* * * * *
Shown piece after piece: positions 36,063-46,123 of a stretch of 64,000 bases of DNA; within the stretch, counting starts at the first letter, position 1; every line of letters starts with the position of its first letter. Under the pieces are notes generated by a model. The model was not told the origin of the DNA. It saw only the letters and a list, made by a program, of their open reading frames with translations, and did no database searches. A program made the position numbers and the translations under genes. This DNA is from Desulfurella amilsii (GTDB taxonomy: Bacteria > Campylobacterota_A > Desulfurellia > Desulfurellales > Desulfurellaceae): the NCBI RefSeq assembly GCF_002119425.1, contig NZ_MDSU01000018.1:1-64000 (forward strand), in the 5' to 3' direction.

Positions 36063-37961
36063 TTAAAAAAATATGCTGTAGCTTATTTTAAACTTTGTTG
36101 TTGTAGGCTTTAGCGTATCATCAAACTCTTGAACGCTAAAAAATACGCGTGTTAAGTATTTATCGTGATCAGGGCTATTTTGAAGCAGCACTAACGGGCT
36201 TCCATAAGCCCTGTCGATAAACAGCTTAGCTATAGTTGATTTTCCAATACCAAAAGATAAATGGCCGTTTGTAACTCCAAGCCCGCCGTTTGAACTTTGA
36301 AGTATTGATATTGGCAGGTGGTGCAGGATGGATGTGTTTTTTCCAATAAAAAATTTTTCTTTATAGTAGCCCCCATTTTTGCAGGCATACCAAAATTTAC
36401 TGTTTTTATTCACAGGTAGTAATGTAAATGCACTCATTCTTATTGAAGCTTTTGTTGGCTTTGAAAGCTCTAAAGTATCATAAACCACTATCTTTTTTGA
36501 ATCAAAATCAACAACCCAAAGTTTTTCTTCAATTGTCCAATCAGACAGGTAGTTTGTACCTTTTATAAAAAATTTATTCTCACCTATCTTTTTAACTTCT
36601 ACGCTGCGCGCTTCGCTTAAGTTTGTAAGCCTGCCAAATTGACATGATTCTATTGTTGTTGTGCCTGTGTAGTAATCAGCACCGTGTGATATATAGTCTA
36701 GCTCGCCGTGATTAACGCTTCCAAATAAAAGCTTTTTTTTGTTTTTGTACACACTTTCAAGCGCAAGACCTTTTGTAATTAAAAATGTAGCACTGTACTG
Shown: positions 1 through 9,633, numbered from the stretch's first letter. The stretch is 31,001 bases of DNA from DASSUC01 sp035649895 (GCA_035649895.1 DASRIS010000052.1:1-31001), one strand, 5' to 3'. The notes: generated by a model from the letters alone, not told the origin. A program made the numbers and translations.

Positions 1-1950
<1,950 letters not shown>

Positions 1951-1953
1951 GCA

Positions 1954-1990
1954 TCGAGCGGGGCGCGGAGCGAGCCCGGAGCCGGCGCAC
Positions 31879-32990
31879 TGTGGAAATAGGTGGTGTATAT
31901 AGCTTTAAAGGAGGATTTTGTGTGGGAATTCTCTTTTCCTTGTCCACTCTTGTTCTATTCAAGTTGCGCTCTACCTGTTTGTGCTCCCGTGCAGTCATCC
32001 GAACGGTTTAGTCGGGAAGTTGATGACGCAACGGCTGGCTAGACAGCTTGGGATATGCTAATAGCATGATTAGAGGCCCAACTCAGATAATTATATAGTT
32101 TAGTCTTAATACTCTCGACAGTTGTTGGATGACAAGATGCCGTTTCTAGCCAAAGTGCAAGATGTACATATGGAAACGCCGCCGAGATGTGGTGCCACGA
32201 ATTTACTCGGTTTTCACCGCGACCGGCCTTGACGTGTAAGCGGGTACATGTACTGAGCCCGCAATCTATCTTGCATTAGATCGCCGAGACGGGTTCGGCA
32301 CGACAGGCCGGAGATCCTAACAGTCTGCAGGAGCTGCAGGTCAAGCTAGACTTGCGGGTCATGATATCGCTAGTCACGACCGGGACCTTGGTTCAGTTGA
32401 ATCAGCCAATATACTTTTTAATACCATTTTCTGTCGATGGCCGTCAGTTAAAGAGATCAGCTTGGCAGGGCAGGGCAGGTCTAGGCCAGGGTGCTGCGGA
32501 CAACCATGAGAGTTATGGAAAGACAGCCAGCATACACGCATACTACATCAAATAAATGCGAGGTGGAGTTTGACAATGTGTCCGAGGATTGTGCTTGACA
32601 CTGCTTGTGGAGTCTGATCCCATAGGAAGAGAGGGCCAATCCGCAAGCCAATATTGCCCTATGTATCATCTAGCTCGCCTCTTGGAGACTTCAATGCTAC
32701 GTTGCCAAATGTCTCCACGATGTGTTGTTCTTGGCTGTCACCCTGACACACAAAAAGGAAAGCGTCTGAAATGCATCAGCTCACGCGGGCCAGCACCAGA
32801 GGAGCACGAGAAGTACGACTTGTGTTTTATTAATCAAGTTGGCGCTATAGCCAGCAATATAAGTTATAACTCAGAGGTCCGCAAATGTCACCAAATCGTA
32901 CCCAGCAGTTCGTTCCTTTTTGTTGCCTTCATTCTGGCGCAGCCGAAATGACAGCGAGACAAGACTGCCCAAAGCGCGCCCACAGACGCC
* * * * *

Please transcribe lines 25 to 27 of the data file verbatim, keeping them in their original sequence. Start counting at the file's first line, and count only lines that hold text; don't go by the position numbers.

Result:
32401 ATCAGCCAATATACTTTTTAATACCATTTTCTGTCGATGGCCGTCAGTTAAAGAGATCAGCTTGGCAGGGCAGGGCAGGTCTAGGCCAGGGTGCTGCGGA
32501 CAACCATGAGAGTTATGGAAAGACAGCCAGCATACACGCATACTACATCAAATAAATGCGAGGTGGAGTTTGACAATGTGTCCGAGGATTGTGCTTGACA
32601 CTGCTTGTGGAGTCTGATCCCATAGGAAGAGAGGGCCAATCCGCAAGCCAATATTGCCCTATGTATCATCTAGCTCGCCTCTTGGAGACTTCAATGCTAC